Created: 9/21/1967

OCR scan of the original document, errors are possible


Tht followingorganixcrfiorijin hSa preparation ot this etfifnerffe

Central Irttalllgenc* Agamy and the IriteUiganca organlxaitom of the Deport-manti of Slam and Defame, and tha NSA.


Vic* Ada.aylor, Dapvty Diractor. Caotrol Imelliganc* Mr. George C. Danny,(or tha Director ot Intelligence ond KaMorch, Department o( Ml

Vice- Adm. Vomonowronce. for the Director. Defame Intelligence Agency It. Gar. Marahallarter, ihootional Security Agency

Dr. Chart. Rekhardt, for tha AaWtont General Manager, Atomic Energyand Mr, William C. Sullivan, the Auhtarrt Director, Federal Boreou of Invottlgatlon. lha tob|ecl being outjJda of thalr luritolclion.












ANNEX: North Korean Military Capabilities With Respect To South Korea

north korean intentions and capabilities with respect to south korea


believe that the recent, more vigorous activities ofagainsl the South have several motivations; to createon the Pak government; to tie down large ROK forces;the Communist clandestine apparatus in the South;osition to exploit any new and major disruption in thetiming of these tactics has been strongly influenced by theWar, for example by such factors as the absence oftroops in South Vietnam.

North Koreans will almost certainly continue theirof military liarassment in the DMZ, at current or evenWe believe that North Korea undertook its program ofits own volition, not under pressure from either Moscow orthat this program does notresent Communistinvade South Korea. Pyongyang is conscious of the riskssuch an action and would be reluctant to accept probably no intention of escalating the DMZ attacks toat which open warfare might result. The North mighthowever, and raise the ante along the DMZ until theto strike back ineries of actions andensue which could lead to open hostilities.

Korea will also continue attempts to infiltrateteams into rear areas of South Korea. Communist chancesviable bases for guerrilla operations are probablysome teams will be able to carry out short-term terroristmissions.


here hasarked increase in Northagainst ROK and US forces in Korea's Demilitarizedarger teams of more heavily-armed North Korean agentslanded in rear areas of South Korea with orders to test theAnd early September, there have been two instancesagainst South Korean trains. These developments raise importantWhy has North Korea, after moreecade of relativerogram of violent action against the South? what doesto achieve? And what arc its chances?

i. recent north korean activities

Captured agents have testified that North Korean plans to subvert South Korea underwent significant changes during the winter. Thereubstantial enlargement of agent training facilities by the ruling Korean Labor Party's Liaison Bureau, Pyongyang's primary agency for intelligence and subversive operations in South Korea, and instruction in guerrilla tactics was added to the curriculum. At the same time, the North Korean Army'sBureau set up several new training "bases- and, perhaps more significant, seems to have been assigned at least partial responsibility for coven operations in rear areas of South Korea.'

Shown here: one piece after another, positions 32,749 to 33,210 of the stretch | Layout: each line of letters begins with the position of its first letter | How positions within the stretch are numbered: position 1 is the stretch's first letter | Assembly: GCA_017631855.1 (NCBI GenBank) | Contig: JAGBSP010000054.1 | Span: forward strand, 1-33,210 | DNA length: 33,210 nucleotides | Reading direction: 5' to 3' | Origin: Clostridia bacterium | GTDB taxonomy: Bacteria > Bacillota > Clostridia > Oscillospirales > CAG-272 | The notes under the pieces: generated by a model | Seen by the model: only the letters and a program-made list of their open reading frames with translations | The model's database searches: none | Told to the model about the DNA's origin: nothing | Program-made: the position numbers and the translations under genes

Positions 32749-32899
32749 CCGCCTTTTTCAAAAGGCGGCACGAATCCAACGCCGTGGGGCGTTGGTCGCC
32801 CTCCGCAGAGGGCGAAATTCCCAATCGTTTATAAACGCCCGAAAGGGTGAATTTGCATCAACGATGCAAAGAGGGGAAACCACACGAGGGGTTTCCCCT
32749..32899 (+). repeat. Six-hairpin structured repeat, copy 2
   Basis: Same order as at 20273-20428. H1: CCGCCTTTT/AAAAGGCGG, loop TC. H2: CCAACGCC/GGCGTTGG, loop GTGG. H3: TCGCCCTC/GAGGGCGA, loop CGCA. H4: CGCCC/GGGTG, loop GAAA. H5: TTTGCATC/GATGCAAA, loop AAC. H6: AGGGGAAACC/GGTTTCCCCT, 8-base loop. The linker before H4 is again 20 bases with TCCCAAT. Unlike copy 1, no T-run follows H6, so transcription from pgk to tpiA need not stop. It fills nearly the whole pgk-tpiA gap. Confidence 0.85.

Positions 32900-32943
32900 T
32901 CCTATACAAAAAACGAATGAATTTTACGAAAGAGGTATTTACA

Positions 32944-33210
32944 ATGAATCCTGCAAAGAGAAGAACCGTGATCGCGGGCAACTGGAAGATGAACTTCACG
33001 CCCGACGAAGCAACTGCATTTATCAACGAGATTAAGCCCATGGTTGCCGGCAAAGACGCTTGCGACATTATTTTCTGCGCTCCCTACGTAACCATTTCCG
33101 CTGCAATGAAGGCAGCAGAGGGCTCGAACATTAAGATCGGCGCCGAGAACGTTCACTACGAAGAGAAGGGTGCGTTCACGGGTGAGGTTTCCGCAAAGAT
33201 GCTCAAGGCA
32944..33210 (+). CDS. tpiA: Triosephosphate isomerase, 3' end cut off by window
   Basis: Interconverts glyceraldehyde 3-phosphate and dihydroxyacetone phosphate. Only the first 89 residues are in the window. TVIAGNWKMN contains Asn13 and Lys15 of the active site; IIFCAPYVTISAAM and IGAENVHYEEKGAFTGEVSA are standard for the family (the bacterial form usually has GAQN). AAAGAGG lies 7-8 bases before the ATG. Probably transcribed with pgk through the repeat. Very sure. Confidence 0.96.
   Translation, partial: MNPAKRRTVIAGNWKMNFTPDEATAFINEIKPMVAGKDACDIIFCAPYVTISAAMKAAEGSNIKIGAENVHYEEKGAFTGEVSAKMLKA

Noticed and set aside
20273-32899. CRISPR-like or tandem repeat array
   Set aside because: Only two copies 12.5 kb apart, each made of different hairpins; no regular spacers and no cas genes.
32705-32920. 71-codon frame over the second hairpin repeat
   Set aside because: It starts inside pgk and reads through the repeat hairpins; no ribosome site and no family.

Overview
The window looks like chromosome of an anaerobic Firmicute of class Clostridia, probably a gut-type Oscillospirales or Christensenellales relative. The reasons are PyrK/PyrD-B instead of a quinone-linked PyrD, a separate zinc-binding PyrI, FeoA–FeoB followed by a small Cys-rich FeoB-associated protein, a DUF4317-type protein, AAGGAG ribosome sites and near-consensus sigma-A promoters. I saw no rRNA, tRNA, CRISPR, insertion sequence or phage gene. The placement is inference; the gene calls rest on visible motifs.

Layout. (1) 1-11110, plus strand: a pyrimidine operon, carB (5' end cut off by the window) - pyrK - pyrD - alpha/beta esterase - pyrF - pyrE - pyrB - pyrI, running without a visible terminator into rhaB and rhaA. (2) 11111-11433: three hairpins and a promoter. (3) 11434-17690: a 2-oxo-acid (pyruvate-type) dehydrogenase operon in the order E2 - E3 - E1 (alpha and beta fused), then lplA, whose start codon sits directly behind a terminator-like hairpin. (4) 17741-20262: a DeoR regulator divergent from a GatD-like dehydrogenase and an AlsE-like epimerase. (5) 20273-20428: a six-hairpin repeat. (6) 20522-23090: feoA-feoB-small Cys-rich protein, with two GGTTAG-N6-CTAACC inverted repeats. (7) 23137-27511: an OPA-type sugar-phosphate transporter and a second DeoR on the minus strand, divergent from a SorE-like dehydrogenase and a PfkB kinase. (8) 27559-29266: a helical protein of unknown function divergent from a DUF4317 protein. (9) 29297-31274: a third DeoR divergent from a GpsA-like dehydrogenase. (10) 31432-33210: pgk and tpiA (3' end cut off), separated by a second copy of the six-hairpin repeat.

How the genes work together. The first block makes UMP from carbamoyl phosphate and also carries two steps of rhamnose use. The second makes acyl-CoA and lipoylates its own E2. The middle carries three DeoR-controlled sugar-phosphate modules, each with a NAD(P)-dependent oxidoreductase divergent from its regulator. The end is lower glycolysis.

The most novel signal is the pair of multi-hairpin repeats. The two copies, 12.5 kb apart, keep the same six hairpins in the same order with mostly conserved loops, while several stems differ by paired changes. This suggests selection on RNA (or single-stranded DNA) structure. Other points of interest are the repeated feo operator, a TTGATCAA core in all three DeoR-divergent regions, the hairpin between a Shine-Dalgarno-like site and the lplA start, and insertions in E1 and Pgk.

The DMZ Area. From mid-October to earlyhere weremall-scale but deliberate North Korean attempts to kill or capture US and ROK personnel in or near the DMZ,mbushes inotalSOK soldiers werection along the lSO-mtle-long DMZ subsided as usual over the winter. Inowever, it flared to extraordinary levels. So far this year,ncidents of all types have been reported* In comparison:MZ incidents were reported5nd

1 The. ReconnaJssarx* BureauWeonnaissaiw* Brigade, with an estimatedOf,an Airborne Reconnaissance Battalion; (hex; dements or* trained (or rxhlnd-tbe-lin* opcrstMns In tlie even! of war. In addition, thereoot Rewm-nabsarx* Department, with an estimated strength. which has hitherto been concerned only with the acqnaafioa of laclical military Information by short-icrmrimarily in tbe DMZ am.

ol these attack* otay have been retaliatory. For example, tbe one Ui which the US troops wr( killed occurred one week after ROK forces raided the North Korean sector and kilted or wounded aboutorth Koreans.

' With respect toMZ. the word "incident" Is usedroad sense to mean anythingire fisht between opposing forces rnorth Korean mine or live dischargeS or ROK weaponresumed intruder.7 incident total includesire fight* In whichS and ROK soldiers have been killed and ISO wounded: known North Korean casualties liave beenilledaptuieil.